30 Concrete Steps for Changing the Math Institutional Demand Aggregation Marketing Platform New Services Increase Revenues

31 Public Sector can drive demand through rethinking process

32 Concrete Steps for Changing the Math New High-Bandwidth Applications, which Drive Demand through Distributed Innovation* Aspirational Benefits Seeding long-term customer benefits Increase Ecosystem Benefits *”Innovation from above tends to be orderly and dumb. Innovation from below tends to be chaotic and smart.” Carlson’s Law, as reported in That Used to be Us by Friedman and Mandelbaum *”Innovation from above tends to be orderly and dumb. Innovation from below tends to be chaotic and smart.” Carlson’s Law, as reported in That Used to be Us by Friedman and Mandelbaum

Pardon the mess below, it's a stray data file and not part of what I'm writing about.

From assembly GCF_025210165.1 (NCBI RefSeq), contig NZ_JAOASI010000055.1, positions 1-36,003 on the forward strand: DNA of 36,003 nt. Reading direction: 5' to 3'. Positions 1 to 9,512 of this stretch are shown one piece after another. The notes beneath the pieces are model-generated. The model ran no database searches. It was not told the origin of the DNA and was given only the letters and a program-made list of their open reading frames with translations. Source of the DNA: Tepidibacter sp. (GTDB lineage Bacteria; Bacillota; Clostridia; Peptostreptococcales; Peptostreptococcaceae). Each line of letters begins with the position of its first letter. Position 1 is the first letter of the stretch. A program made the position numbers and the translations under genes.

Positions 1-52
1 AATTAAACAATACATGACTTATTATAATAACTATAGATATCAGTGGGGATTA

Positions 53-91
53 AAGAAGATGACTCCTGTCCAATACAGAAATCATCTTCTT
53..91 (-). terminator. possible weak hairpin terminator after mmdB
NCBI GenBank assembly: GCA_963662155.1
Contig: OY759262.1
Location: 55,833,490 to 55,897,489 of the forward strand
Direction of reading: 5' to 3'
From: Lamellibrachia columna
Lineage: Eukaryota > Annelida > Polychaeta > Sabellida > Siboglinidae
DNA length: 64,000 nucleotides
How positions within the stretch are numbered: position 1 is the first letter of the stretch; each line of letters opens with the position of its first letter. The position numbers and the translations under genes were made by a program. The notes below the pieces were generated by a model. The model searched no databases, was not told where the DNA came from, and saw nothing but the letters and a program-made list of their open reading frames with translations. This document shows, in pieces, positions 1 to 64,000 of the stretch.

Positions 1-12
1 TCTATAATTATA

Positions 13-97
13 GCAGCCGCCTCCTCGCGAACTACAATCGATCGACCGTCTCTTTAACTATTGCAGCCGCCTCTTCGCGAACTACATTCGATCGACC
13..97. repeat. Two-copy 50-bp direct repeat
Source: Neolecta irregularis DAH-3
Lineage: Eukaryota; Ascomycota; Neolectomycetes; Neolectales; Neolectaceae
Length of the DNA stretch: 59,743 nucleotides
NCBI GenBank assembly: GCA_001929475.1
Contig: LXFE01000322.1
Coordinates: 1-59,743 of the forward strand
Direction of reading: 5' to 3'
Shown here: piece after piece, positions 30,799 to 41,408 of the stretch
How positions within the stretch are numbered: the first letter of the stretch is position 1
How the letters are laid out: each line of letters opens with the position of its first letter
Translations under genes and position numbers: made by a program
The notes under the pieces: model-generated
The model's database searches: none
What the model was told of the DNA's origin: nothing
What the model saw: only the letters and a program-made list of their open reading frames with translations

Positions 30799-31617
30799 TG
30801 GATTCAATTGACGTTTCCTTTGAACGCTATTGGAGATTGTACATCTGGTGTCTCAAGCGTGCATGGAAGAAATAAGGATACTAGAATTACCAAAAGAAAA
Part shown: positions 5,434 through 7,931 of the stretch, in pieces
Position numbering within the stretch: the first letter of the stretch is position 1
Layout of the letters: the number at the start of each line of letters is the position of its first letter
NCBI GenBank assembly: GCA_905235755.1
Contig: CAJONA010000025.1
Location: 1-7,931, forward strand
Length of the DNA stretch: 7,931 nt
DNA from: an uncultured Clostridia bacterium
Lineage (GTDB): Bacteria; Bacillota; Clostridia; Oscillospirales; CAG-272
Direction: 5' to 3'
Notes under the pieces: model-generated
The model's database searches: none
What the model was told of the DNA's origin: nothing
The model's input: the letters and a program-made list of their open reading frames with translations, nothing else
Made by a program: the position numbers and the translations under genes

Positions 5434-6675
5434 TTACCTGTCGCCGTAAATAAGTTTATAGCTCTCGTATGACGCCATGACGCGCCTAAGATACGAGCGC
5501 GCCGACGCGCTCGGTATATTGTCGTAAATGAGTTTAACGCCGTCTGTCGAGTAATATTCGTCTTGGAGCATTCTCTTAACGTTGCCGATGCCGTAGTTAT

33 Key to Changing the Math—Asymmetry Large out of pocket dollar benefits for provider Very small out of pocket costs to community institutions

34 Core of Asymmetry—Better Use of Existing Assets Challenge High infant mortality Unmaintained assets Lack of ultra-high speed network Existing Chick incubatorsAuto parts Fiber, rights of way, process innovations Outcome 50% fewer deaths Fully maintained incubators Google Fiber, Seattle

35 Conclusion: Let’s Make It So C + O < (r)R + EB

36 Or as noted around the world…… 所美国大学筹备各自建立 1Gbps 网络社区 “GigU” Headline from Chinese Newspaper day after Gig.U launch